In another curious move, and certainly one that stood out against the mainstream of the industry, both Watanabe and Katsumata express their opposition towards the toys and figures sponsorships. They both state that the machines portrayed in 198X are “real weapons” and that “you can’t make toys out of weapons”. This in fact leads us to another question, one of the most important ones raised in the debates around the movie: that of the audiences. Indeed, as was visible in the various documents cited previously and the involvement of PTAs, a major cause of worry was that children would watch such a work. What was the real audience of animation, what should be shown or not, were real worries.
In a rather sensible argument, Watanabe and Katsumata explain that 198X is not that different from “normal”, live-action, war films and both comment on the exposure of the audience to more war-mongering media in live-action and manga. During the discussion, Katô, the interviewer, identifies the paradox in the very idea of marketing such movies to children: “children are the ones who are most interested in war, and at the same time, they are the ones who play the biggest role in averting it”. Watanabe’s answer is ultimately that the very goal of 198X is to show that war is not fun or entertaining.
Things could very well have ended peacefully there, with Animage readers deciding for themselves what they thought about the movie once they would have seen it. This was without accounting for the entry of a new actor in the debate, who presented unexpected arguments: that was Yoshikazu Yasuhiko. 1982, when the last entry in the Gundam movie trilogy came out, was a glorious year for the franchise, and Yasuhiko, the series’ character designer and animation director, was at the peak of his popularity: he had overwhelmingly won every Anime Grand Prix awards since 1979 as Best Animator, and had just been won the Seiun Award for Art, an annual prize given at the Japan Science Fiction Convention (the organization that supervised Daicon). In those years, he held a monthly column in Animage titled “Moongazing notes”. It is in one of those, in the May 1982 issue, that he commented on Future War 198X.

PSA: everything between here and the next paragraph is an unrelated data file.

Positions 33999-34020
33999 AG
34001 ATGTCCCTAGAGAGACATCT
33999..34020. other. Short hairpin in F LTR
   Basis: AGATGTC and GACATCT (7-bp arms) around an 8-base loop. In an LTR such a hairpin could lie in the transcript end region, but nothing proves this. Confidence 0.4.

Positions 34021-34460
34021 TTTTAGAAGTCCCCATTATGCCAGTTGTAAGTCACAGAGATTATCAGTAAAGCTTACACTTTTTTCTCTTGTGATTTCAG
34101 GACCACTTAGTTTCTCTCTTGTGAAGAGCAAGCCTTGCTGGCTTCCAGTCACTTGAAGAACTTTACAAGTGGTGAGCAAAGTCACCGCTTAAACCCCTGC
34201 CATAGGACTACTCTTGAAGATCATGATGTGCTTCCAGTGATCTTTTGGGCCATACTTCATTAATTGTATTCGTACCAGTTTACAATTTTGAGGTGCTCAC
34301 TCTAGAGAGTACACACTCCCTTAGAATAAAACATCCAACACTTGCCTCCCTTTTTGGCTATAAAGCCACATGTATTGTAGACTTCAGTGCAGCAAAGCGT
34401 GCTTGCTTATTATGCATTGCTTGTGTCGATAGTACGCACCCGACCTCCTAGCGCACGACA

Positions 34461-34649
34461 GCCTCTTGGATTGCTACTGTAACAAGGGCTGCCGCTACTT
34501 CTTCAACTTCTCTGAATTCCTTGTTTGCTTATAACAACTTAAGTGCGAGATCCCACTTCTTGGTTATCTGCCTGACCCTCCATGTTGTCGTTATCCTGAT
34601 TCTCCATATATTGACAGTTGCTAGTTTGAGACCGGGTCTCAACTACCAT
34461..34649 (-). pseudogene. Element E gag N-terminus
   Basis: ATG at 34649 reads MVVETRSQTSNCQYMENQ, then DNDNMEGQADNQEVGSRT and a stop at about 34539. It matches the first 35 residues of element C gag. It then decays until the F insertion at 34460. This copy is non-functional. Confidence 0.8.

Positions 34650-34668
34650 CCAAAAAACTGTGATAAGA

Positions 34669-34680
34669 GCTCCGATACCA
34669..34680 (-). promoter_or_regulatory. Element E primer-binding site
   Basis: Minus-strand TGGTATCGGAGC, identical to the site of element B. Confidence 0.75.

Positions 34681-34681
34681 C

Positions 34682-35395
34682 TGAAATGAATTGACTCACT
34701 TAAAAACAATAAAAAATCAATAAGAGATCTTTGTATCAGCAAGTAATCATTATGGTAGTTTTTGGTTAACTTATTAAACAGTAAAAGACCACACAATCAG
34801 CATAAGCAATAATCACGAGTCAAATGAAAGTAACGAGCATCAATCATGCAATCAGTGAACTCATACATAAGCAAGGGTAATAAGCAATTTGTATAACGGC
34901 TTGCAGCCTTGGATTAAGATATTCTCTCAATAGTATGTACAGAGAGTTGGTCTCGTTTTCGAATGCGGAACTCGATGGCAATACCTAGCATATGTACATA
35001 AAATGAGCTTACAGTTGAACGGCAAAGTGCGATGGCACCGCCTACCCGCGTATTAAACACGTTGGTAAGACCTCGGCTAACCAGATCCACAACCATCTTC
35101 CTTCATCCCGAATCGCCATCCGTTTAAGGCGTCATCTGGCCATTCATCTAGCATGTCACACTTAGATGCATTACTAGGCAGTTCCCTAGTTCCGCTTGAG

I wasn’t able to obtain that issue, but according to all the accounts I could find, Yasuhiko was unforgiving. He qualified Watanabe’s interview as “reeking of hypocrisy”, called the realism of the movie “a joke” and believed the movie unworthy of its (very high) budget. But by far the most controversial opinion he expressed was that “as film, anime is unsuitable for a serious consideration of war”. Coming from one of the artists behind the Gundam franchise, this must have sounded extremely paradoxical. It was indeed, but that statement also needs to be put in context: how to represent war and politics, or even whether representing politics was even possible, was something Yasuhiko was actively meditating on at the time.